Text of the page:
‘Dilbert’, the hugely popular comic strip which has taken aim at corporate culture in the United States since 1989, has been dropped by numerous newspapers after its creator, Scott Adams, made a series of controversial statements on his personal YouTube channel.
In a video he published on Wednesday, Adams referred to black Americans as a “hate group” in response to a Rasmussen Reports poll which suggested that close to half of black people surveyed do not agree with the statement, “It’s OK to be white” - a slogan which originated in 2017 as part of an alt-right trolling campaign.
Adams also suggested that white Americans need to “get the hell away from black people.”
“If nearly half of all blacks are not OK with white people … that’s a hate group,” said Adams. “And I don’t want to have anything to do with them.”
He added: “I’m not saying start a war or anything like that. I’m just saying get away.”
The video ignited a storm on social media, with numerous commenters calling for Adams’ popular comic strip to be dropped by some of the United States’ most respected news publications.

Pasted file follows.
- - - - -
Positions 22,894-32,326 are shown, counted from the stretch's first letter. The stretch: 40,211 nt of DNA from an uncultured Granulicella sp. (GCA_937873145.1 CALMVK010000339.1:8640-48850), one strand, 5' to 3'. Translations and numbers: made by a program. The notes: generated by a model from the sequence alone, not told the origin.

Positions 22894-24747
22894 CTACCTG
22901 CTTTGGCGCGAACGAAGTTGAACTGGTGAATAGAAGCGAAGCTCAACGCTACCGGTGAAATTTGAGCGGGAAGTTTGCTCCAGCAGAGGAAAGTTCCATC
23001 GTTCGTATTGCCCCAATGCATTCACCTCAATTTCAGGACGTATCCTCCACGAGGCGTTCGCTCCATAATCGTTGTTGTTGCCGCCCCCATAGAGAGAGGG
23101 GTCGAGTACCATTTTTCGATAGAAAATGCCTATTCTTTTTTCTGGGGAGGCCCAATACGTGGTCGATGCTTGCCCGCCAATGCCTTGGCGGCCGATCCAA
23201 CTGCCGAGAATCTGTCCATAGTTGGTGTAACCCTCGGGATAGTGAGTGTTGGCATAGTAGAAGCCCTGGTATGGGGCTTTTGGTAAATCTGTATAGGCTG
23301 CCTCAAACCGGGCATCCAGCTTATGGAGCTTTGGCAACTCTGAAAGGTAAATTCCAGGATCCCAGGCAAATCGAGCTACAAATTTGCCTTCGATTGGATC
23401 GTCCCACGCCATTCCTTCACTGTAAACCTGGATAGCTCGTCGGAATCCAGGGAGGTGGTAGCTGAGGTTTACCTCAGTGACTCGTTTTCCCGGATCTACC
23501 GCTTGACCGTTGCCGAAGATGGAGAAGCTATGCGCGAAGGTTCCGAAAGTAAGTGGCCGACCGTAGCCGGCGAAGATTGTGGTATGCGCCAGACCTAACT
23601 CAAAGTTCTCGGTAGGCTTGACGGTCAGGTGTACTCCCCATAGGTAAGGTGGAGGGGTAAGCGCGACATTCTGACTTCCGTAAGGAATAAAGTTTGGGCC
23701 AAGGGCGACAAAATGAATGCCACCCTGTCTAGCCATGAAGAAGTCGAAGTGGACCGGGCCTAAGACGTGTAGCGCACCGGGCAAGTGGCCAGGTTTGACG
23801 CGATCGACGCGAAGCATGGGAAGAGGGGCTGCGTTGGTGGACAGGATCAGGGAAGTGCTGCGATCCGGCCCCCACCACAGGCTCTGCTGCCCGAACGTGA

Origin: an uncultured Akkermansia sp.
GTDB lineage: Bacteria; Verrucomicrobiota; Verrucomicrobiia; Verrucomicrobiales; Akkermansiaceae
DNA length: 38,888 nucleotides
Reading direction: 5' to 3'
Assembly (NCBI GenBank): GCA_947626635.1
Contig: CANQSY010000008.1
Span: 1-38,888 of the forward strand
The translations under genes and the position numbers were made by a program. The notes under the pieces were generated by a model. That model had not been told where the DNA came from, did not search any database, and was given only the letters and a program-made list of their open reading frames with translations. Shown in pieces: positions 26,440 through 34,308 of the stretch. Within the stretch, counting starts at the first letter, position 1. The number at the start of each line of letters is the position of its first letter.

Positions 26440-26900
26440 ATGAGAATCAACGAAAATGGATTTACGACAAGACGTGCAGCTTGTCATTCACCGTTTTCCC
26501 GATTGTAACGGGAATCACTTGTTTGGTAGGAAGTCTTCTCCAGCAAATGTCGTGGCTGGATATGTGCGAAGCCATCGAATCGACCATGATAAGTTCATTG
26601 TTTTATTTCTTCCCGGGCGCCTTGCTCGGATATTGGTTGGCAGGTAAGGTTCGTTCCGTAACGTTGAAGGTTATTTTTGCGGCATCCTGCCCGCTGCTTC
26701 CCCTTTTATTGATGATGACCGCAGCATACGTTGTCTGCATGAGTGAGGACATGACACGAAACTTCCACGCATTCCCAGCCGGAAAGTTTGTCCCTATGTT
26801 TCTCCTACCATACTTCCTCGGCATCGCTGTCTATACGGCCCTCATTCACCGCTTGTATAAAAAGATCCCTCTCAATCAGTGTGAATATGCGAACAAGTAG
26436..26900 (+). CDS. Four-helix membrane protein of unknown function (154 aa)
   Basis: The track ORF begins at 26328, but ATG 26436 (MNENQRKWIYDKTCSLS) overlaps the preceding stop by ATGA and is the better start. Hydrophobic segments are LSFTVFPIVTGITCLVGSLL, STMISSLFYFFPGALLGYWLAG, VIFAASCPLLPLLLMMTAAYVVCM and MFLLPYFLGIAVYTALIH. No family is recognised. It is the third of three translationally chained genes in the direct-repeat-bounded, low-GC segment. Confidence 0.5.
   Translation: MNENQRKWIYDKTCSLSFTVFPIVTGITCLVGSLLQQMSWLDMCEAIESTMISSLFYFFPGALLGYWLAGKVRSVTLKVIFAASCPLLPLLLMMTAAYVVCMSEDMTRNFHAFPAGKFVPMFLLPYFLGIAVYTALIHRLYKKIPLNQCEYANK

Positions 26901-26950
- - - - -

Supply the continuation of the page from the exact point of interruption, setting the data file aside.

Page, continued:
“In light of Scott Adams’ recent statements promoting segregation, the Washington Post has ceased publication for the Dilbert comic strip,” the newspaper announced on Saturday. The USA Today Network, which publishes in excess of 300 newspapers, also said it was severing ties with Adams due to his “discriminatory comments.”
Other newspapers, such as the Los Angeles Times, followed suit – with the Times also revealing that it had removed four of Adams’ ‘Dilbert’ cartoons from publications after it was determined that they violated the publisher’s standards.
Adams reacted to the news of his ousting from many US publications in a subsequent video, saying that he expects “most of my income will be gone by next week” and that “my reputation for the rest of my life is destroyed. You can’t come back from this.”
‘Dilbert’ has been recognized for its impact on popular culture with a series of awards throughout its history, including the prestigious Adamson Award in 1995 which is given to cartoonists who make a sizeable impact in their industry. The comic strip has been published in 65 countries and in 25 different languages throughout its lifespan.